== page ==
Mr. Howlands Quotes in Weep Not, Child
When the war came to an end, Boro had come home, no longer a boy but a man with experience and ideas, only to find that for him there was to be no employment. There was no land on which he could settle, even if he had been able to do so. As he listened to this story, all these things came into his mind with a growing anger. How could these people have let the white man occupy the land without acting? And what was all this superstitious belief in a prophecy?
In a whisper that sounded like a shout, he said, “To hell with the prophecy.”
Yes, this was nothing more than a whisper. To his father, he said, “How can you continue working for a man who has taken your land? How can you go on serving him?”
He walked out, without waiting for an answer.
He just loved to see Ngotho working in the farm; the way the old man touched the soil, almost fondling, and the way he tended the young tea plants as if they were his own . . . Ngotho was too much a part of the farm to be separated from it. Something else. He could manage the farm labourers as no other person could. Ngotho had come to him at a time when his money position was bad. But with the coming of Ngotho, things and his fortune improved.
Mr Howlands was tall, heavily built, with an oval-shaped face that ended in a double chin and a big stomach. In physical appearance at least, he was a typical Kenya settler. He was a product of the First World War. After years of security at home, he had been suddenly called to arms and he had gone to the war with the fire of youth that imagines war a glory. But after four years of blood and terrible destruction, like many other young men he was utterly disillusioned by the “peace.” He had to escape. East Africa was a good place. Here was a big trace of wild country to conquer.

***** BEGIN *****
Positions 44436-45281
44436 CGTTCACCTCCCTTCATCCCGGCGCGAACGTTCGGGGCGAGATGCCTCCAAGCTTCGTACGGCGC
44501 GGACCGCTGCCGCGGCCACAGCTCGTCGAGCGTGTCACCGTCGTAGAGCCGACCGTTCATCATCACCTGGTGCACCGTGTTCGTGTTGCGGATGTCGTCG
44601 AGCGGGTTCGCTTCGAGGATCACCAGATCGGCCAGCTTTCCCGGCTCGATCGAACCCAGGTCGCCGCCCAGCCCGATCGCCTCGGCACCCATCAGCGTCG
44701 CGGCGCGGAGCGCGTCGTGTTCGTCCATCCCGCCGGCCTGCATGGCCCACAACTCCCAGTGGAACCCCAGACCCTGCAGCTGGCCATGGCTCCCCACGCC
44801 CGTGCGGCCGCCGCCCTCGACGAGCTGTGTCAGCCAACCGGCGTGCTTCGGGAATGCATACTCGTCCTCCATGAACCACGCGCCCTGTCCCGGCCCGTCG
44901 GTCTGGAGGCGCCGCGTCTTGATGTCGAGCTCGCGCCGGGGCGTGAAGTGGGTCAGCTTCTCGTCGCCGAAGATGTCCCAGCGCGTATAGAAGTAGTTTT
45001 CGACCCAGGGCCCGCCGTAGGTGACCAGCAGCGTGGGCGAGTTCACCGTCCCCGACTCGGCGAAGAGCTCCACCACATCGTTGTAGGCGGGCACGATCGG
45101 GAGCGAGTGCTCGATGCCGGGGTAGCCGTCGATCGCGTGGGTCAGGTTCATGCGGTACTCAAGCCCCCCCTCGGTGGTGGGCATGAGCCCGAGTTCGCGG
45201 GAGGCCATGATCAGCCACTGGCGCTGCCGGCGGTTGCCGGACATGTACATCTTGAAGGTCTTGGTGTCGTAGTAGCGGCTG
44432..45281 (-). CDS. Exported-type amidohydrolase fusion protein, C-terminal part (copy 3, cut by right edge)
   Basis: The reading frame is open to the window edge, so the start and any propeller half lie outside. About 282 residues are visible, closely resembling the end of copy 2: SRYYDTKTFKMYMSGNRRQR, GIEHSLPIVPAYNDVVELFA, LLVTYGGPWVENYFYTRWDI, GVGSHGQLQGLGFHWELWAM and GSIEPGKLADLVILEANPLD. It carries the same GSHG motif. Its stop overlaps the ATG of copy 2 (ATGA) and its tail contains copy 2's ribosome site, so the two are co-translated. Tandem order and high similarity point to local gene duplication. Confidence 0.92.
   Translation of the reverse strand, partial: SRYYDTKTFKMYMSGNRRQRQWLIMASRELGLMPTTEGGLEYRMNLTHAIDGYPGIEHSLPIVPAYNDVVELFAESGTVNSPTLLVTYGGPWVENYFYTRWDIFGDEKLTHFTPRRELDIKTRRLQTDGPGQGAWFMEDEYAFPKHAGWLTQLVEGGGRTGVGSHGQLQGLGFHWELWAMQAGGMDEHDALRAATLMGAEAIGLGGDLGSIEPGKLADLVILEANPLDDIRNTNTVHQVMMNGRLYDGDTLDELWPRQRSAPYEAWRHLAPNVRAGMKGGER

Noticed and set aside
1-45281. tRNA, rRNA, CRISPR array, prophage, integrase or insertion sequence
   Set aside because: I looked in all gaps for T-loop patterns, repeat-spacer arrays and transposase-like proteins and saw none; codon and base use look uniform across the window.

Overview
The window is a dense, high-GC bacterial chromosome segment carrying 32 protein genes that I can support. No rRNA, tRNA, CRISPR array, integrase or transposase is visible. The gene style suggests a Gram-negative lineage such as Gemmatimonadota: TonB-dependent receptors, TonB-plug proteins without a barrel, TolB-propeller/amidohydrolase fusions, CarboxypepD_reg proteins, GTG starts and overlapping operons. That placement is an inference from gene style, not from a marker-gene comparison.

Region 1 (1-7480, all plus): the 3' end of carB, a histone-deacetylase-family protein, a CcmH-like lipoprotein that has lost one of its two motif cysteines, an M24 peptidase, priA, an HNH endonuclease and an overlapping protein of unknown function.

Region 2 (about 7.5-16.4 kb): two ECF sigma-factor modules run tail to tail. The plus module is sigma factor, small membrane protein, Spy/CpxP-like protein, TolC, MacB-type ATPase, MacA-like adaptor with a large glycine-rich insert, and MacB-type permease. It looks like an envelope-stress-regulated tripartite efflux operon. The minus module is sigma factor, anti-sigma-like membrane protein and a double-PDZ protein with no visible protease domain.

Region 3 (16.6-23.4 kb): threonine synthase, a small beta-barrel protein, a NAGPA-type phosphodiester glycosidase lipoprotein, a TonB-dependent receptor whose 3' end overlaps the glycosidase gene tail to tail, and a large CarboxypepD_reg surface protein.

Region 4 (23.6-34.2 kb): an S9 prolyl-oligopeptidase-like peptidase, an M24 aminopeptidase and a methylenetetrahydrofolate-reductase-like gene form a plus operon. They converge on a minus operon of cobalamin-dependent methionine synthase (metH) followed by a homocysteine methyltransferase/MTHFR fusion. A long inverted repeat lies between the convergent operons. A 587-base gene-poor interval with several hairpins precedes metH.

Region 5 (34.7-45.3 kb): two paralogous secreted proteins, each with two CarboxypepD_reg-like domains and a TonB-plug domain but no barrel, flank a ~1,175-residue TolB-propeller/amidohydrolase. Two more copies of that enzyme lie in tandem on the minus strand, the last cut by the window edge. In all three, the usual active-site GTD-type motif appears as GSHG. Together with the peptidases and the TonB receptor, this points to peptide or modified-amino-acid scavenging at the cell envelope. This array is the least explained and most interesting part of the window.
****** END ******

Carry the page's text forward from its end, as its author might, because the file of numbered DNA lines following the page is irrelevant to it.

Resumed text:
“Education is everything,” Ngotho said. Yet he doubted this because he knew deep inside his heart that land was everything. Education was good only because it would lead to the recovery of the lost lands.
Ngotho rarely complained. He had all his life lived under the belief that something big would happen. That was why he did not want to be away from the land that belonged to his ancestors. That was really why he had faithfully worked for Mr Howlands, tending the soil carefully and everything that was in it. His son had come and with one stroke had made him doubt that very allegiance to Mr Howlands and the soil. And with this doubt had now come an old man’s fear of his son. Boro had changed. This was all because of the war. Ngotho felt the war had dealt ill with him. It had killed one son! And the other was accusing him.
“I must be a man in my own house.”
“Yes—be a man and lose a job.”
“I shall do whatever I like. I have never taken orders from a woman.”
“We shall starve . . .”
“You starve! This strike is important for the black people. We shall get bigger salaries.”
“What's black people to us when we starve?”
Mr Howlands felt a certain gratifying pleasure. The machine he had set in motion was working. The blacks were destroying the blacks. They would destroy themselves to the end. What did it matter with him if the blacks in the forest destroyed a whole village? What indeed did it matter except for the fact that labour would diminish? Let them destroy themselves. Let them fight against each other. The few who remained would be satisfied with the reservation the white man had set aside for them. Yes, Mr Howlands was coming to enjoy his work.